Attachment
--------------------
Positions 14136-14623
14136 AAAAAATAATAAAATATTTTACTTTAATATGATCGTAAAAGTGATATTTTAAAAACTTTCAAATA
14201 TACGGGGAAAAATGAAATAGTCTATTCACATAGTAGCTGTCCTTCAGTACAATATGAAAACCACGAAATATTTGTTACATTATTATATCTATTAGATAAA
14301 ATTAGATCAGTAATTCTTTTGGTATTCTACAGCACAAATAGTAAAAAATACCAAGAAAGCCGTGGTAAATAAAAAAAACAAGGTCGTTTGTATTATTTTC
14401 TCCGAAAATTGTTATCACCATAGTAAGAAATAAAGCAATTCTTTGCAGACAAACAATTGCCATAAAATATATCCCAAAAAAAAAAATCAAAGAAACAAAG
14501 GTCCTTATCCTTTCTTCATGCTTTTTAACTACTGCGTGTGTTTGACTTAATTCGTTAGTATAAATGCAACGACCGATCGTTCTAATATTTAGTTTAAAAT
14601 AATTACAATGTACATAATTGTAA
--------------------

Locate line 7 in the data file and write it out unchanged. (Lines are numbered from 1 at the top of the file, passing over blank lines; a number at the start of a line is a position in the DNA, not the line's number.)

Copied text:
14601 AATTACAATGTACATAATTGTAA